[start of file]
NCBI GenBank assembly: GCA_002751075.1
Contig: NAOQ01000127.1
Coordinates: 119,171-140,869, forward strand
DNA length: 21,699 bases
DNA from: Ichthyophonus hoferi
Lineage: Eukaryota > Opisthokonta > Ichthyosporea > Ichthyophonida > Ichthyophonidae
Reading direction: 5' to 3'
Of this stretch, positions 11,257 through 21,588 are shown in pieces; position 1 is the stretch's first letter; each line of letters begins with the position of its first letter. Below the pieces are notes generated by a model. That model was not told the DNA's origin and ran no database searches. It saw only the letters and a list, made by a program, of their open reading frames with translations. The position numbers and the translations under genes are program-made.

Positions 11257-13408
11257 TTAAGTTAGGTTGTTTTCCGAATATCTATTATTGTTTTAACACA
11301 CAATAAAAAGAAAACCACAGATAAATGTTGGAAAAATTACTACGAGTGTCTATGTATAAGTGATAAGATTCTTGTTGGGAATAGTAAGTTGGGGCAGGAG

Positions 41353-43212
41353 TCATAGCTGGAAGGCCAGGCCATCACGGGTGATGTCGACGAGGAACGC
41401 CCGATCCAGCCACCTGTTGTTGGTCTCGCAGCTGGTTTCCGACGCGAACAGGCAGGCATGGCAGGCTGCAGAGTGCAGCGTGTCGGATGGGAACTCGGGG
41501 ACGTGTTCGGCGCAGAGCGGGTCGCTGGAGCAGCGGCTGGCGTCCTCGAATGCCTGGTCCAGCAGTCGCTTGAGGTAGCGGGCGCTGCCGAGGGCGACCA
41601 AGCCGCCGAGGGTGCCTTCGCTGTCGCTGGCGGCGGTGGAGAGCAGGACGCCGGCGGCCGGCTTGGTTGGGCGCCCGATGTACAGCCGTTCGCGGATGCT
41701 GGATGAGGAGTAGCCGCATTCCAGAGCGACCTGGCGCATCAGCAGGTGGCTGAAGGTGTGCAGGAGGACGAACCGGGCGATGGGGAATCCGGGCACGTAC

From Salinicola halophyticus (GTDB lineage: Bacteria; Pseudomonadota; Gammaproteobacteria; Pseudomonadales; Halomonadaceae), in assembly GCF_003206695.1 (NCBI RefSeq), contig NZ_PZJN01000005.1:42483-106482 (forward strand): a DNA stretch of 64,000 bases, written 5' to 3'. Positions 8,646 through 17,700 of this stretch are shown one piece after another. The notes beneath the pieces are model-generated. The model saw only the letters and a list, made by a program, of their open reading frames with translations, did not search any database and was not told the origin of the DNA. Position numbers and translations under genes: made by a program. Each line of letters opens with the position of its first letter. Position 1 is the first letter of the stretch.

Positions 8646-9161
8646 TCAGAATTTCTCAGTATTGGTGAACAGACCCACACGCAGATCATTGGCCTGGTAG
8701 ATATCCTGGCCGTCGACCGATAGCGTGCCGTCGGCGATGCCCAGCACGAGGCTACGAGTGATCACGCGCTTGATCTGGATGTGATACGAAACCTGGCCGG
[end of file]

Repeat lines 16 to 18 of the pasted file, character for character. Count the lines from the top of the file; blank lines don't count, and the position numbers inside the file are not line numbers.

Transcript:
41601 AGCCGCCGAGGGTGCCTTCGCTGTCGCTGGCGGCGGTGGAGAGCAGGACGCCGGCGGCCGGCTTGGTTGGGCGCCCGATGTACAGCCGTTCGCGGATGCT
41701 GGATGAGGAGTAGCCGCATTCCAGAGCGACCTGGCGCATCAGCAGGTGGCTGAAGGTGTGCAGGAGGACGAACCGGGCGATGGGGAATCCGGGCACGTAC

From Salinicola halophyticus (GTDB lineage: Bacteria; Pseudomonadota; Gammaproteobacteria; Pseudomonadales; Halomonadaceae), in assembly GCF_003206695.1 (NCBI RefSeq), contig NZ_PZJN01000005.1:42483-106482 (forward strand): a DNA stretch of 64,000 bases, written 5' to 3'. Positions 8,646 through 17,700 of this stretch are shown one piece after another. The notes beneath the pieces are model-generated. The model saw only the letters and a list, made by a program, of their open reading frames with translations, did not search any database and was not told the origin of the DNA. Position numbers and translations under genes: made by a program. Each line of letters opens with the position of its first letter. Position 1 is the first letter of the stretch.